Dark line on poured concrete wall

I am not sure what is causing this line, it is dry and my original thought was that it was from separate pours. If someone could point me in the right direction I would certainly appreciate it.

What’s the other side of the wall look like…

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Clear, the garage is on this wall with a significant slope towards the road.

Is that a brick wall, or is it a poured concrete wall with a brick pattern from the forms? From Here in TN it looks like a poured concrete wall.


The vertical lines in the wall are where the concrete forms were butted together.


Scott nailed it.


To Me that diagonal like sloping down to the right looks like it might be a cold joint , But I’ll defer to a few of our concrete tradesmen who frequent this forum for their opinion.


Thanks Bert, I was thinking the same thing but I will wait for confirmation from a Tradesman.

That’s my bad, I am referring to the horizontal sloping dark line.

Poured concrete w/pattern.

It may not necessarily be a cold joint but a start and end point of the pour?


I would call the sloping line a cold joint.


I’ve poured enough concrete in my career to agree with Randy. Too much time lapse between pours so you end up with a cold joint line. There is typically nothing wrong with that when it is well consolidated when the pour resumes. Since we were not there, we have no idea how much time that was. Using additives like plastisizers would by you some time on delays.

Cold Joints

Cold joints are formed primarily between two batches of concrete where the delivery and placement of the second batch has been delayed and the initial placed and compacted concrete has started to set. The full knitting together of the two batches of concrete under vibration to form a homogeneous mass is therefore not possible, unlike the compaction of two fresh workable batches of concrete. This could be a potential plane of weakness.

Cold joints, unlike cracks that form in hardened concrete through tensile restraint, are not gaps in the concrete but merely seams containing no appreciable void structure. They are usually linear, closely joined and bonded. However, there is a danger of small voids in areas where the concrete is not fully compacted, as with any concrete pour.

Generally, cold joints are not a problem structurally if the joint is in compression. However, the location of the joint within the structure, the structural function of the element and aesthetics need to be considered when assessing a cold joint.



WOW great information Marcel! Thank you for chiming in everybody, I appreciate all of the help!

Guess I am late to the party. 3rd 14 hour day in a row. Tis the busy season for concrete afterall…

That’s exactly what it is Bert. Aluminum forms with a silicone rubber mold/liner to create a brick pattern.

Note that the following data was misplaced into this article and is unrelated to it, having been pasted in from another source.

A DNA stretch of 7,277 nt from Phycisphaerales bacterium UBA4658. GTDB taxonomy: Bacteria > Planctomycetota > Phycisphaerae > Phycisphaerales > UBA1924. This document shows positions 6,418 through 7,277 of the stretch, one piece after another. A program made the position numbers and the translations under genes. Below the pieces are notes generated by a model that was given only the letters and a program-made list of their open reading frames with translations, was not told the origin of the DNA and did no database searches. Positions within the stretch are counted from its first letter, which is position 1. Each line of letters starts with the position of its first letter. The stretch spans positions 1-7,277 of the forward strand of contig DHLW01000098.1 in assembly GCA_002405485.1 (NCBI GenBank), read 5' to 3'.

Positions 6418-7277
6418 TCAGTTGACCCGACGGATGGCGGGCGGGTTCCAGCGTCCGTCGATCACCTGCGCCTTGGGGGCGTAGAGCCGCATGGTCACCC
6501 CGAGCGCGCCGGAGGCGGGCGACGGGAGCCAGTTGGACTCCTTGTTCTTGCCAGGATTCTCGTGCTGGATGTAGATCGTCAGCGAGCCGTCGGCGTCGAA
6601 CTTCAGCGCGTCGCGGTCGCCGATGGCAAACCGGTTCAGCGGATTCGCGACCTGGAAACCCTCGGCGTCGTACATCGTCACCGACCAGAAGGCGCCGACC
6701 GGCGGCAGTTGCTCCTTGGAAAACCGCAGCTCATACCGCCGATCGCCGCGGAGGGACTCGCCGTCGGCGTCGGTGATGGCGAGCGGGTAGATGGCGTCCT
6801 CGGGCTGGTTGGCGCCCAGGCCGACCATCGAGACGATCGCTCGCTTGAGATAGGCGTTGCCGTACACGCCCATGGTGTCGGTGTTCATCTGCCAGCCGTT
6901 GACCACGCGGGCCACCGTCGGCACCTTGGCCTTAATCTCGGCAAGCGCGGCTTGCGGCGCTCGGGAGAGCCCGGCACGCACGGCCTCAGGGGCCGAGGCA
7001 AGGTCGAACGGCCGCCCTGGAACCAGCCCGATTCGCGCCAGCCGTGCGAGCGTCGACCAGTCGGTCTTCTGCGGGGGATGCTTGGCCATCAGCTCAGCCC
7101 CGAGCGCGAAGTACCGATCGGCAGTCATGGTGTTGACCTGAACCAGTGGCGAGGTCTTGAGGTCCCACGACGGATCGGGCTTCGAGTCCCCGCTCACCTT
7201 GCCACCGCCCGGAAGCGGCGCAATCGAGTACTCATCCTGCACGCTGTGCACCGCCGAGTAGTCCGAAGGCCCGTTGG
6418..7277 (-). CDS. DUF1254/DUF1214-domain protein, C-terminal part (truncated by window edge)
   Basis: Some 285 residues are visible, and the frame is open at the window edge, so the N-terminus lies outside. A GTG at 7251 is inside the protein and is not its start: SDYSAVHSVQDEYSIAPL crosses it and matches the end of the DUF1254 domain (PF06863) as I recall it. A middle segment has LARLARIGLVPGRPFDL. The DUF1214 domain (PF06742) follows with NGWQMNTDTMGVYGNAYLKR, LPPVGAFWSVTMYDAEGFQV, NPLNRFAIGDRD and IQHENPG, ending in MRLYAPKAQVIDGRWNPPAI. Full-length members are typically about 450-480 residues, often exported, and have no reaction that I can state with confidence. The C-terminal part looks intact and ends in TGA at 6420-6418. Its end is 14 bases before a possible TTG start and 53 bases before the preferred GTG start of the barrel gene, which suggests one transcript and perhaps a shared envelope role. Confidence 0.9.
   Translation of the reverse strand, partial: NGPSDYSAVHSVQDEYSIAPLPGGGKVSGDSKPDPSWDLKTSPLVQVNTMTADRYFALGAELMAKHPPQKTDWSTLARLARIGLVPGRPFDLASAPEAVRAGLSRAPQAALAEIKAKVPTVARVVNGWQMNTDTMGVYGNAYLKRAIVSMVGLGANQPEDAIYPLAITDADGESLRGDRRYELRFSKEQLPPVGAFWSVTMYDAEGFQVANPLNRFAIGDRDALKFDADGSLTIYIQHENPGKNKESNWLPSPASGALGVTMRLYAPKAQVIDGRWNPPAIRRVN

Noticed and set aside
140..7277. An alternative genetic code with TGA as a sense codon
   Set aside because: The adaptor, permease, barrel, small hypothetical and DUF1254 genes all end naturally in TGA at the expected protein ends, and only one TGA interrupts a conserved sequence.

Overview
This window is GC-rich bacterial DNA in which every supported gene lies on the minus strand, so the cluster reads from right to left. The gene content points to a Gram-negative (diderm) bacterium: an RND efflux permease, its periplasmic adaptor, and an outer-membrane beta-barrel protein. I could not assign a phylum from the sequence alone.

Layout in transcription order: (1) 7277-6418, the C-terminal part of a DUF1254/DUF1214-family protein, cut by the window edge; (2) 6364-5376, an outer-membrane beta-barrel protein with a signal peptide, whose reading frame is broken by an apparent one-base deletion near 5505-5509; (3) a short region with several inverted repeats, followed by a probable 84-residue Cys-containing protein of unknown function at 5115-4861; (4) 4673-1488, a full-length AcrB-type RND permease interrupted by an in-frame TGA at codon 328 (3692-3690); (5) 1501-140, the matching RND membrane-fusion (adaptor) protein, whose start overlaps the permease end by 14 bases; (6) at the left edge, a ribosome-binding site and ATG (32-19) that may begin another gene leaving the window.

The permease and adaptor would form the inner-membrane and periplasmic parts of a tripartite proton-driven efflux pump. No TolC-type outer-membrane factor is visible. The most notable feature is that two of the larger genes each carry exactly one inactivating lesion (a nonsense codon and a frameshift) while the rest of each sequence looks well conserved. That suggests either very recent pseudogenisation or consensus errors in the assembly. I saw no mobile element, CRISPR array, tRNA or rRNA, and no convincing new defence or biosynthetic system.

Yep, they also increase workability time.

If the “older” mud is still workable and not fully set, with the use of a vibrator, this knitting can be achieved provided the mix has water reducing/plastisizer admixtures in them. The vibrations will and agitation can reactivate the admixes allowing for the semi set concrete to become plastic again on the surface allowing for adhesion of the “new” concrete. There are other factors to take into account also, however in this case, I do see a “cold joint” but a clean and bonded one that will not have any issues.
Typically wall forms like this for residential buildings are poured at higher slumps (wetter) to allow for the concrete to fill in all of the mold without leaving a “popcorn” effect. The use of a vibrator for consolidation is also very common, which looking at the photo, both approaches were taken on this wall.

What I found to be interesting is the darker areas that start at the top, flow down the left side of the drain line then turn at the joint to the right.
Sloped Cold Joint Brick Pattern

It’s almost as if the contractor dumped a bucket of water down the forms prior to this top area being poured. I have seen contractors do this many times, with the mindset that it helps the two layers bond better. More often than not, the darker area is where the water and subsequent “cream” flowed. When concrete sets and cures under water, the end coloration will be darker than concrete left exposed to the air. If water is sprayed on the top of a slab for example and allowed to dry with the concrete, the color will be lighter. In well oiled wall forms, excess bleed water from the concrete cannot dry nor does it have anywhere to go, thus creating darker areas.

So to answer your question, the line you see would be considered a cold joint as others have stated, however in this case it’s a non issue…


The sloping line is just from the bottom portion being filled with concrete, then they just moved else where pouring, or ran a truck mt, come back to it later in the pouring of the foundation. We see it all the time around here,

As Marcel and others have indicated, it is a cold joint (to some extent, partially) resulting from one truck batch finishing and the next truck pouring from that point on. It’s perfectly normal and the larger the pour, the more of them you can expect to see. It is not an ideal scenario (in my opinion), but is almost unavoidable in most typical construction situations.

Observation: Suspect: Moisture capillary action stains.
Poor poured concrete barrier management.
Suspect: No adequate perimeter drainage.
Just my 2 cents.